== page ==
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Levelling up

Smart cities need great ideas and great technology behind them but they also need great people, which is why SmartCitiesWorld is launching a new People & Skills section.


How much is talent worth? It used to be a bargain at £250. The Greek word ‘talanton’ was the name of a weight and piece of money in Assyria, Greece and Rome.


Unfortunately, talent costs a lot more today and is even more important as competition for the right people with the right skills gets ever fiercer.


We talk a lot at SmartCitiesWorld about the technology underpinning smart cities and rightly so. We also talk about the importance of citizens and having a citizen-centric approach to your smart city. Again, rightly so.


But you could argue that there is scope for us to focus even more on those behind the smart city; the decision makers, the technologists, the innovators. Our City Lights section is one means of doing so – we’ve profiled executives from Frankfurt and Ras Al Khaimah in recent weeks and will have ones from Vienna, Sydney and Adelaide coming soon.


Now we are launching a new People and Skills section, in association with our partners at Kurrant Talent. As you can see, it looks at how cities are improving their staff’s skillsets or introducing new methods of working.


We have been speaking to executives at IoT specialists Acklio and Smart Waste about their approaches to teambuilding and upskilling, with more interviews to follow over the coming months.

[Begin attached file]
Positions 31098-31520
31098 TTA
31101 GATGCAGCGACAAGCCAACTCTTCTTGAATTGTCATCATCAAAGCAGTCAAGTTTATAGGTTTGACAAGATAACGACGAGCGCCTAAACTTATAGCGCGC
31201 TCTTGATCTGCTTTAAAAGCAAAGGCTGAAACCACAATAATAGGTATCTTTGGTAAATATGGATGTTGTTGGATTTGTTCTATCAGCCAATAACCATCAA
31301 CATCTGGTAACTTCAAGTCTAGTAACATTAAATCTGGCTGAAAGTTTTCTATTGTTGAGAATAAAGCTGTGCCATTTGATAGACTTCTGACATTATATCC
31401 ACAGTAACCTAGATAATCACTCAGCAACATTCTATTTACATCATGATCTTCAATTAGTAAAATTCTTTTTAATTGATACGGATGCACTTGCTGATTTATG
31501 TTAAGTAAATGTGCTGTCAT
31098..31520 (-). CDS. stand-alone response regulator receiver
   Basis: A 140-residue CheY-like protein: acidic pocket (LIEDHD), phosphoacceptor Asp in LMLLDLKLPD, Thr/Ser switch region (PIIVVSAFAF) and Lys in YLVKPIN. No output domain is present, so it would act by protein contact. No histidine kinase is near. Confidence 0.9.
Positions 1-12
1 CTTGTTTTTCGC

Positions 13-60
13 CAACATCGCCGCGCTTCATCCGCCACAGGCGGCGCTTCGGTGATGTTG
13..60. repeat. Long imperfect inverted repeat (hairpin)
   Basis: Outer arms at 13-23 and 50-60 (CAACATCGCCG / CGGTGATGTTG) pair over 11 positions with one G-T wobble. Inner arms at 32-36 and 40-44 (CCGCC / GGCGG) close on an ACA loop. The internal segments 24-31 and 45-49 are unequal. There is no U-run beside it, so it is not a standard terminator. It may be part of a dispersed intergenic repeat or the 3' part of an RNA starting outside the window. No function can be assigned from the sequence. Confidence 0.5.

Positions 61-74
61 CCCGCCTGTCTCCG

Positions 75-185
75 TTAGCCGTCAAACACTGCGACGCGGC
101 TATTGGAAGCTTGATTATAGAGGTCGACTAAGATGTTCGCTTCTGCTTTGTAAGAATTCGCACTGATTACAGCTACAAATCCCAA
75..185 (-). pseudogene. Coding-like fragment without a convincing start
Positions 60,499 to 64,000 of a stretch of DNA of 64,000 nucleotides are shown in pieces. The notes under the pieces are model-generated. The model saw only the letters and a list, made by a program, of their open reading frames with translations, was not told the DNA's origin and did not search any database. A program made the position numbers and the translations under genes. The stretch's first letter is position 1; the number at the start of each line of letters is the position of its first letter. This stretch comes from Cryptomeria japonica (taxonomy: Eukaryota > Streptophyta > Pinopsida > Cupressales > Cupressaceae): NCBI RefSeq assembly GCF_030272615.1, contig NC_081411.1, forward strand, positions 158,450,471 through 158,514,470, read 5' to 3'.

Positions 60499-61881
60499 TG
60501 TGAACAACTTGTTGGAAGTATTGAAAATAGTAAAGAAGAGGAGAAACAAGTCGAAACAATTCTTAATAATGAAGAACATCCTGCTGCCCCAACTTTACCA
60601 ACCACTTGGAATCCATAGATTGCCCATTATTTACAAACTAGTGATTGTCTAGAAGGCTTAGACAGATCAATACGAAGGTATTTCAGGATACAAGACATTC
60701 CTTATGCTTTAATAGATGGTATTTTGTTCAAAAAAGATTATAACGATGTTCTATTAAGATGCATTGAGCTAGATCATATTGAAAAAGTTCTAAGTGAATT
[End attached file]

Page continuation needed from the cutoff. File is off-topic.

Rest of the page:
People and skills is an important area to look at - as we have seen with coronavirus, things can change very quickly and organisations and staff need to respond quickly. “Zooming in” didn’t mean to join a meeting remotely 12 months ago.


Smart cities are disruptive but the (exciting) thing about disruptive technology is it in turn will be disrupted. The standard mobile phone dramatically reduced the need for landlines but it in turn was transformed on the day Steve Jobs walked on stage and introduced the iPhone.


But it’s not something to be afraid of. Upskilling is enjoyable and a means of further engaging with your job. I didn’t know the background of the word ‘talent’ until I started researching this newsletter. Outside of the day job, I’m also learning Welsh and was delighted to discover that the word for carrot is ’moron’ - a very different meaning to its English counterpart!


We hope the new section brings fresh insight into businesses’ strategies. As ever, I want to hear from you about how we are doing. Your opinions carry weight. And are worth a lot more than £250...


What I’m reading
Britain has a damaging addiction to secrecy (The Times - and less anglocentric than it may sound)
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